When Alex and Charlotte Clark took baby Rex to the pediatrician for his 2-month checkup, they were a little worried that Rex wasn’t yet holding up his head or moving very much.
Rex was lying on his back, Alex said, and the pediatrician “picked his arms up in the air and then let go of them. When he let them go, they just flopped back down.” The doctor suddenly became very serious.
After a week of medical tests and a stay at Levine Children’s Hospital in Charlotte, baby Rex was diagnosed with a genetic condition that Alex and Charlotte had never heard of: spinal muscular atrophy, or SMA.
SMA — commonly known as “floppy baby syndrome” — is a genetic motor neuron disease that affects the ability to use muscles that control the head, arms and legs and others, and even to breathe.
The Clarks, who live in a rural area off S.C. 55 west of Clover, also learned that there is no cure for SMA. They were told that babies diagnosed with Type 1 SMA — the type of the condition that Rex has — do not survive for long.
“When we went into the hospital the first time, we left knowing that his life span would be drastically shortened — we were told about eight months to two years,” said Charlotte, 27.
The couple, unprepared for such a blow to their young family, have focused on loving the miracle of life that is Rex rather than grieving over the certain likelihood that it will be a short life.
“I don’t understand this,” said Alex. “We’ve been through fits of anger and crying. But we’re not going to waste the time that we have with him screaming about the time we’re not going to have with him.”
Most newborn babies diagnosed with Type 1 SMA die of respiratory failure. Other types of SMA, which can also affect older children and even adults, are less severe, but are still disabling.
Charlotte quit her full-time job as a staff assistant at an insurance company to care for Rex, who needs around-the-clock care. He is the couple’s only son. Alex has two sons from a previous marriage, Austin, 11, and Gabe, 9.
Rex looks like a normal baby lying on a pillow, but he doesn’t try to raise his head or roll over. His movements are limited, using only his hands and forearms. He receives oxygen to help him breath, and Charlotte uses a machine to monitor the oxygen level in his blood.
SMA is caused by a missing or abnormal gene which produces a protein that’s critical to the survival of motor neurons. SMA babies, unable to make the protein, suffer muscle weakness as motor neurons shrink and die. Breathing becomes an issue and many babies need equipment to help them breathe.
According to Families of SMA, a national advocacy group that offers education, support and research, about 1 of every 40 people are genetic carriers, but do not have SMA.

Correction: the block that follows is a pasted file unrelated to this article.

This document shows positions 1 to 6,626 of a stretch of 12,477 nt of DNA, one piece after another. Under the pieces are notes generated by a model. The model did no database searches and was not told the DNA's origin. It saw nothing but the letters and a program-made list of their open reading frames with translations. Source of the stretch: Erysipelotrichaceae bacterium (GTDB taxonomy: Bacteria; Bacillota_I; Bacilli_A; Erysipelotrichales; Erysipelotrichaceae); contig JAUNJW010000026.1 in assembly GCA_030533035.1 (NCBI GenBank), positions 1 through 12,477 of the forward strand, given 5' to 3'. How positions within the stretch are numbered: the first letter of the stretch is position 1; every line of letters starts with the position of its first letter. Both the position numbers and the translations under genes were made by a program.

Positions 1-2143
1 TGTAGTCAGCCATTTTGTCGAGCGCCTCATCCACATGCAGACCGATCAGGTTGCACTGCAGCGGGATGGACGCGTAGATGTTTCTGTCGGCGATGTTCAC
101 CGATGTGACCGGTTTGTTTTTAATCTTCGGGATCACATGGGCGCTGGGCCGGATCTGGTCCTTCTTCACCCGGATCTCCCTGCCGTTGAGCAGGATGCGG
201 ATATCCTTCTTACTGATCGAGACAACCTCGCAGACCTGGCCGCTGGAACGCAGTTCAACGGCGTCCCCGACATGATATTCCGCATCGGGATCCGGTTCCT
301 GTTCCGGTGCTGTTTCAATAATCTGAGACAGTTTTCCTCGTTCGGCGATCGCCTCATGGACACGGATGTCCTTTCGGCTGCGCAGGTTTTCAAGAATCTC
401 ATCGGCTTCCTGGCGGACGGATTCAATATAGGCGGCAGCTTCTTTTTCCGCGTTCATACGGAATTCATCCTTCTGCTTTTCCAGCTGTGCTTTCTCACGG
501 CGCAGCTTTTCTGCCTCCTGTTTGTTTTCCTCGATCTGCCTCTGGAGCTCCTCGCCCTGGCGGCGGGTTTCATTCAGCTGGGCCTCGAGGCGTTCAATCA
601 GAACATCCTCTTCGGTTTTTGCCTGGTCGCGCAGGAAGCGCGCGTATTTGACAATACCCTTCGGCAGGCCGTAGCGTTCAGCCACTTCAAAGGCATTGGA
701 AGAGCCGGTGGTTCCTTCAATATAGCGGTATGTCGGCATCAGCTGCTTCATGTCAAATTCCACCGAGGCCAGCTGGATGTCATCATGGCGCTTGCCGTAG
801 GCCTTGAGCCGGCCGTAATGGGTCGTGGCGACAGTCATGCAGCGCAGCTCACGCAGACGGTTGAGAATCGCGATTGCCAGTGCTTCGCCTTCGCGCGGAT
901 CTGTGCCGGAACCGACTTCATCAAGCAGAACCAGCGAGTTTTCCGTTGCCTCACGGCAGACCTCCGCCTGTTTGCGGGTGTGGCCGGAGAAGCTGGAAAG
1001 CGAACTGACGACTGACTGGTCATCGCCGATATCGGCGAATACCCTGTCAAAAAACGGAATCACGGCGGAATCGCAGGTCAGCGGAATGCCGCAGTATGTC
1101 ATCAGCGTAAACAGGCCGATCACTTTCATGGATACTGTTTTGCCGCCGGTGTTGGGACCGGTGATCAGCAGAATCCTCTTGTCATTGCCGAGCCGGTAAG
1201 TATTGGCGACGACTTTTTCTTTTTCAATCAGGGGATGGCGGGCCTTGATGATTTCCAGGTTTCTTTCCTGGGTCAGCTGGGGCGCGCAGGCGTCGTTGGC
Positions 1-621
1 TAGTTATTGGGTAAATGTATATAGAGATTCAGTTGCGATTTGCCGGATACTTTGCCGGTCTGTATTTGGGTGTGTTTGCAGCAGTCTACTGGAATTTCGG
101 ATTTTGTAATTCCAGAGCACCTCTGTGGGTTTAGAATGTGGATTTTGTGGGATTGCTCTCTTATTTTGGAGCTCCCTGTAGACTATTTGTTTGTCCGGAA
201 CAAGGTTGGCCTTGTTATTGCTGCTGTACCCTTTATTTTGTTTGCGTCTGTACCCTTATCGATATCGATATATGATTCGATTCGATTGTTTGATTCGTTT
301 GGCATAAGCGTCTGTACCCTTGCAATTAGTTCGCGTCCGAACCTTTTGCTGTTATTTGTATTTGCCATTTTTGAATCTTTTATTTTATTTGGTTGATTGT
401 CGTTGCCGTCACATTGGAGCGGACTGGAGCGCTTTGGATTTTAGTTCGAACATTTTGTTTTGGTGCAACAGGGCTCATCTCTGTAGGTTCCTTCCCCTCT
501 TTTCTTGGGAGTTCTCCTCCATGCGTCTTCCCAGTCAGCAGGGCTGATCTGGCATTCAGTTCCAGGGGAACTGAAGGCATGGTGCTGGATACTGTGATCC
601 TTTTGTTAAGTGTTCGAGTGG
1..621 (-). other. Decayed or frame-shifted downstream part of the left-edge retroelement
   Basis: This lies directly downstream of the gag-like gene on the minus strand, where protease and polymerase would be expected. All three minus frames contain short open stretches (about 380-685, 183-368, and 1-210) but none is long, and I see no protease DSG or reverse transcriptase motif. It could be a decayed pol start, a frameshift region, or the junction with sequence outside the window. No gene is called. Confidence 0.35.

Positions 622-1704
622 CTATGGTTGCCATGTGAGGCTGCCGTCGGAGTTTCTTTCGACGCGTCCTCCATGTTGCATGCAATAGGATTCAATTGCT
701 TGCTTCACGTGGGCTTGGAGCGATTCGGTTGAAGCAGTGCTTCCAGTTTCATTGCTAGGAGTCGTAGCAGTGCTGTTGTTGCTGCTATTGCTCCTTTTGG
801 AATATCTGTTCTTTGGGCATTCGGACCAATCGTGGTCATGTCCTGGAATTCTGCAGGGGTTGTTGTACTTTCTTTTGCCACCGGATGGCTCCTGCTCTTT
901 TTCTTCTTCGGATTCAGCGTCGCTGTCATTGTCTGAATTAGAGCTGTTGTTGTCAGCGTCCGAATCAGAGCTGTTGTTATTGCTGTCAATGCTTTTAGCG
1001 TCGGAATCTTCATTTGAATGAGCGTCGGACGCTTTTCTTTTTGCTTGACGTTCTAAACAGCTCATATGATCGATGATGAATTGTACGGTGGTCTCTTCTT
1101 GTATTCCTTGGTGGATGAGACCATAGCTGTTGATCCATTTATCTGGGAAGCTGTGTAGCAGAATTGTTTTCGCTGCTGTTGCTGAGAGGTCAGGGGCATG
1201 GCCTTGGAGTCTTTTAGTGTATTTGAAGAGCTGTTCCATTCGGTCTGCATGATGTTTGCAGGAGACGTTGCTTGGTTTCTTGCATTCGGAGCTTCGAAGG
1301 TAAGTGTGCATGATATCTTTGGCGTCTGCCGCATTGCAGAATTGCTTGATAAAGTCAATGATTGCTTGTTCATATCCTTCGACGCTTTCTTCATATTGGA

In order for a child to be affected, both parents must be carriers of the condition. When both parents carry the abnormal gene, the chance of a baby with the disorder is 25 percent for each pregnancy.
The news has brought times of tears and anger, said Alex, 30, a York County sheriff’s deputy. But he said they’ve also made a commitment to enjoy the time they have.
The Clarks also have made a decision to do what they can to help other families of SMA children. They’ve commited to donate a percentage of money raised for Rex’s medical costs to Families of SMA to help others.
Alex and Charlotte both said their faith in God has been critical to help them face the challenges. And they’ve been blessed by an outpouring of financial and emotional support from family, coworkers, their church and community, who have rallied to help the couple.
Charlotte said God has been the most important factor.
“He has shown us a peace and a hope even in these circumstances,” said Charlotte. “And He has been with us every step of the way . . . There’s a reason for everything, and we may never know what it is.”
The Rev. Chuck Baynard, pastor of Evangelical Presbyterian Church in Clover, said the church of about 50 congregants has tried to help, setting up an account for the family’s medical expenses at Clover Community Bank.
“Every day is a miracle with him,” said Baynard. “It’s a lot of ups and downs.”
But Baynard said Alex and Charlotte have been able to work through initial feelings of anger and denial to get to a place of acceptance. “They’re just thankful they have him at all,” he said.
When Rex was diagnosed, Alex said, he wasn’t moving much, but he was breathing and eating on his own. But within a few weeks, he needed equipment to help him breath and cough.
Alex said Rex was hospitalized for 16 days with pneumonia about one month after his first hospital stay, most of it in an intensive care unit. At that time, a feeding tube was added.
Rex is no longer able to swallow on his own, so Charlotte uses suction tube equipment many times a day to clear the saliva and mucous that collects in his mouth, throat and nose.
The couple also use a cough assist machine that pushes air in and stretches his lungs, forcing him to take deep breaths. He is fed several times a day with the help of the feeding tube.
Despite the need for constant care, Rex seems to be a happy, alert and very content baby, and Charlotte and Alex concentrate on enjoying his smiles and baby coos and gurgles.
“We are grateful that he is very alert and he’s not in any pain,” Alex said. “It’s heartbreaking to watch him, but when you think about it from his perspective, he knows that he’s loved.”